Posted on November 26, 2018

The control of blood sugar levels in patients with diabetes remains suboptimal, with 1 in 2 patients on treatment for diabetes not reaching their glycemic goals.

With the aim of addressing this unmet need of patients, Sanofi, under the patronage of the Qatar Diabetes Association launched Toujeo® (insulin glargine U300), a next generation basal insulin, to improve the control of blood sugar in adults living with type 1 and type 2 diabetes. The launch was attended by the Ambassador of France to the State of Qatar. “Concern over hypoglycemia may cause people to modify their insulin dose. Around 4 in 10 patients with Type 2 Diabetes reduce their insulin dose after a mild hypoglycemic episode. Poor treatment adherence, persistence and intensity can result in sub-optimal control. With the new therapy, we are hoping to break the cycle of sub-optimal insulin use,” said Dr. Abdulla Al-Hamaq, Executive Director at the Qatar Diabetes Association, Qatar Foundation.

Toujeo® provides stable control that lasts a full 24 hours and beyond. It also provides the benefits of dosage flexibility (up to 3 hours) when needed. The new therapy has a neutral effect on cardiovascular conditions, ensuring long-term safety for patients with co-morbidities.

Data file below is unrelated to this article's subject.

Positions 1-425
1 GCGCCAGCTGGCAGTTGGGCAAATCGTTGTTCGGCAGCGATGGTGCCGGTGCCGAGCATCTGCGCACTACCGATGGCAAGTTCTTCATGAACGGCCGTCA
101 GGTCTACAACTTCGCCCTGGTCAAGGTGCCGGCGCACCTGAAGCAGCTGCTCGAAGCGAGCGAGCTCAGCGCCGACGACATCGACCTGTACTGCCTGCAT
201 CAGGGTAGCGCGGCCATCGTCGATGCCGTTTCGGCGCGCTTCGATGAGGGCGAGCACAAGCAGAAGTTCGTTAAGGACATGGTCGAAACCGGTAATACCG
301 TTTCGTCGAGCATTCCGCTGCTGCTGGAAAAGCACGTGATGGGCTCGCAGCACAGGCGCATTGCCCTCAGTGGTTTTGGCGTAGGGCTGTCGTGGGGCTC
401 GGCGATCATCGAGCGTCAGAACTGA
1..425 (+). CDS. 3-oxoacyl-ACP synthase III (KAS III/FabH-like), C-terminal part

“Sanofi is proud of its strong and long heritage in diabetes and insulin therapies, including Lantus which has supported patients in the management of their diabetes for more than a decade. We are committed to bringing advanced therapies that aim to deliver better health outcomes for people with diabetes in Qatar. With the introduction of Toujeo, we offer effective alternative that will address some of the previously unmet needs of diabetes patients in the country,” said Lilya Ziad, Country Medical Chair.

The approval of Toujeo® is based on results from the EDITION clinical trial program, which comprised of a series of international studies evaluating the efficacy and safety of the drug in more than 3,500 adults from broad and diverse diabetes populations (type 1 and type 2).

At the end of the BRIGHT study, Toujeo demonstrated comparable blood sugar (HbA1c) control versus insulin degludec 100U/ml (-1.64% vs. -1.59%, respectively P-value <0.0001). During the first 12 weeks of therapy, a period when patients and physicians work to determine the most appropriate individual insulin dose, Toujeo reduced the rate of any time low blood sugar (Confirmed (≤3.9 mmol/l [≤70 mg/dl]hypoglycemia) events by 23 percent and the incidence of low blood sugar events by 26 percent, compared to insulin degludec 100U/ml (p<0.05). During the subsequent 12 weeks of the study (treatment period: 13-24 weeks), the two treatments showed comparable incidence and rate of low blood sugar events.

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